Navigate Up

Men's Center - A-Z Index

#
Q
Y
Z

Print This Page

Wood's lamp examination

A Wood's lamp examination is a test that uses ultraviolet (UV) light to look at the skin closely.

Alternative Names

Black light test; Ultraviolet light test

How the test is performed

You will sit in a dark room for this test. The test usually takes place in a dermatologist's office. The health care provider will turn on the Wood's lamp and hold it 4 - 5 inches from the skin to look for color changes. 

How to prepare for the test

You do not need to take any special steps before this test. Ask your doctor if you avoid putting creams or medicines on the area of the skin being studies before the test. 

How the test will feel

You will feel nothing during this test.

Why the test is performed

Your health care provider may do this to look for skin problems including: 

  • Bacterial infections
  • Fungal infections
  • Porphyria
  • Skin coloring changes such as vitiligo

Normal Values

Normally your skin will not shine under the ultraviolet light.

What abnormal results mean

A Wood's lamp exam may help your doctor confirm a fungal infection or bacterial infection. Your doctor may also be able to learn what is causing any light- or dark-colored spots on your skin.

What the risks are

There are no risks. Avoid looking directly into the ultraviolet light.

Special considerations

The following things can change the results of the test:

  • Washing your skin before the test (may cause a false-negative result)
  • A room that is not dark enough
  • Other materials that glow under the light, such as some deodorants, make-ups, soaps, and sometimes lint

Not all types of bacteria and fungi show up under the light.

References

Harrison S, Piliang M, Bergfeld W. Hair disorders. In: Carey WD, ed. Cleveland Clinic: Current Clinical Medicine 2010. 2nd ed. Philadelphia, Pa: Saunders Elsevier; 2010.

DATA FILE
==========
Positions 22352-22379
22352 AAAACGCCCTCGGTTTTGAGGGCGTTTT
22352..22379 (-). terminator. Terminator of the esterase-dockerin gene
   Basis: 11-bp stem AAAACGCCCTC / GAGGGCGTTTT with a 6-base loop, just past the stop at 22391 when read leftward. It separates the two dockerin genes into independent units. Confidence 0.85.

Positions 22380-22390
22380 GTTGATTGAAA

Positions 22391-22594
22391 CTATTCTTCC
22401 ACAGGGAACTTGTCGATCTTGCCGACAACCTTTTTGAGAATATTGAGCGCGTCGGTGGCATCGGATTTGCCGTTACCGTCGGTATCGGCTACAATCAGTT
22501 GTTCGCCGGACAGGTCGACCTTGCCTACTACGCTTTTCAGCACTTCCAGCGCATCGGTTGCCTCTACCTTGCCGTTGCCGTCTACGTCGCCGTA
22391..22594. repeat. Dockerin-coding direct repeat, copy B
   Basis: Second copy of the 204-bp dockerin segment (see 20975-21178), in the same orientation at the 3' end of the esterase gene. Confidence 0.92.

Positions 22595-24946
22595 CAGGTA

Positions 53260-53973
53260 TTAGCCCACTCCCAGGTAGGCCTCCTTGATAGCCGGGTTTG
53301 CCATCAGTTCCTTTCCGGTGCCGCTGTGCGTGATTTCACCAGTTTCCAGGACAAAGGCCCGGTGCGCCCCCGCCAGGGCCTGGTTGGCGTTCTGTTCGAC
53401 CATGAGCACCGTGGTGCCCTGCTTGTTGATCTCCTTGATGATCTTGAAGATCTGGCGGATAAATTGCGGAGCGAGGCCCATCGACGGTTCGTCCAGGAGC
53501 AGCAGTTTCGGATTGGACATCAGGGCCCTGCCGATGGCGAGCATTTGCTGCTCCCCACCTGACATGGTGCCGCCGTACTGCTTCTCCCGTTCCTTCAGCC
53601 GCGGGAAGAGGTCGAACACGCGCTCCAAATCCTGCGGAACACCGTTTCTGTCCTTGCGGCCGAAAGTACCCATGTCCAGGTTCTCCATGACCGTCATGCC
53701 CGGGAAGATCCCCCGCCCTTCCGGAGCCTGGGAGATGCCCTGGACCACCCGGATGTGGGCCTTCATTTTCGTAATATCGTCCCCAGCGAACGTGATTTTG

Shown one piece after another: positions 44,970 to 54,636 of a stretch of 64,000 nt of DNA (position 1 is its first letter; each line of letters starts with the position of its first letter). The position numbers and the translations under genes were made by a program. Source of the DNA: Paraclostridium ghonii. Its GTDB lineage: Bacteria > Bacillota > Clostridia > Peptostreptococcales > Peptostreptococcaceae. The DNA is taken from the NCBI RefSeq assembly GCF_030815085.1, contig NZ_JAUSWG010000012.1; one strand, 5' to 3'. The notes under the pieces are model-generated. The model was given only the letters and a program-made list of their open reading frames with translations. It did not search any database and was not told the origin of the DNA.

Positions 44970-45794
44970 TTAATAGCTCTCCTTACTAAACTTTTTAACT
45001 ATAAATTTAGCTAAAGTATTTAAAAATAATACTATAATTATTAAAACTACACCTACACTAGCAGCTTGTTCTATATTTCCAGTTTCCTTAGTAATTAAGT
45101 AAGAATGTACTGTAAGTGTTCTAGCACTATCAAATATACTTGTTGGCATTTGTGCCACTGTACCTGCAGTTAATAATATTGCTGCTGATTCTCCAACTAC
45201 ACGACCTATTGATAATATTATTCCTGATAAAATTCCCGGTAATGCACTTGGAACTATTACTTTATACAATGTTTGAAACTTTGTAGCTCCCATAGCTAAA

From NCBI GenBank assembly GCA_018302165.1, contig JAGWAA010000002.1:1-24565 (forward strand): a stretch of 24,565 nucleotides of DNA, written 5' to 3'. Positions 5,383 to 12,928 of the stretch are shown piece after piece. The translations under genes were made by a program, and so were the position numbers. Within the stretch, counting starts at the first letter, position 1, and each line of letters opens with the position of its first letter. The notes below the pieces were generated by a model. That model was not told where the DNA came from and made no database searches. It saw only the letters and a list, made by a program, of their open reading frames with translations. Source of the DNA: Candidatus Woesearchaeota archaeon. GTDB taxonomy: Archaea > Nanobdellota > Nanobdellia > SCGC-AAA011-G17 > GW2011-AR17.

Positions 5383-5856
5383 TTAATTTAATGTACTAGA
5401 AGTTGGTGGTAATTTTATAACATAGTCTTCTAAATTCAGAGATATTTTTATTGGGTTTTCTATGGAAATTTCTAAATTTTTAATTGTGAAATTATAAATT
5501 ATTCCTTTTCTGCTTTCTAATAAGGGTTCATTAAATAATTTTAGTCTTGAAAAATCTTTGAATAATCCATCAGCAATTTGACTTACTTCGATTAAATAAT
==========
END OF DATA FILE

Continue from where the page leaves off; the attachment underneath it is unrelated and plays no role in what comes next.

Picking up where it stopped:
Morelli JG. Evaluation of the patient. In: Kliegman RM, Behrman RE, Jenson HB, Stanton BF, eds. Nelson Textbook of Pediatrics. 19th ed. Philadelphia, Pa: Saunders Elsevier; 2011:chap 637.



 

Updated: 11/20/2012

Kevin Berman, MD, PhD, Atlanta Center for Dermatologic Disease, Atlanta, GA. Review provided by VeriMed Healthcare Network. Also reviewed by A.D.A.M. Health Solutions, Ebix, Inc., Editorial Team: David Zieve, MD, MHA, David R. Eltz, Stephanie Slon, and Nissi Wang.


©  UPMC | Affiliated with the University of Pittsburgh Schools of the Health Sciences
Supplemental content provided by A.D.A.M. Health Solutions. All rights reserved.

For help in finding a doctor or health service that suits your needs, call the UPMC Referral Service at 412-647-UPMC (8762) or 1-800-533-UPMC (8762). Select option 1.

UPMC is an equal opportunity employer. UPMC policy prohibits discrimination or harassment on the basis of race, color, religion, ancestry, national origin, age, sex, genetics, sexual orientation, marital status, familial status, disability, veteran status, or any other legally protected group status. Further, UPMC will continue to support and promote equal employment opportunity, human dignity, and racial, ethnic, and cultural diversity. This policy applies to admissions, employment, and access to and treatment in UPMC programs and activities. This commitment is made by UPMC in accordance with federal, state, and/or local laws and regulations.

Medical information made available on UPMC.com is not intended to be used as a substitute for professional medical advice, diagnosis, or treatment. You should not rely entirely on this information for your health care needs. Ask your own doctor or health care provider any specific medical questions that you have. Further, UPMC.com is not a tool to be used in the case of an emergency. If an emergency arises, you should seek appropriate emergency medical services.

For UPMC Mercy Patients: As a Catholic hospital, UPMC Mercy abides by the Ethical and Religious Directives for Catholic Health Care Services, as determined by the United States Conference of Catholic Bishops. As such, UPMC Mercy neither endorses nor provides medical practices and/or procedures that contradict the moral teachings of the Roman Catholic Church.

© UPMC
Pittsburgh, PA, USA UPMC.com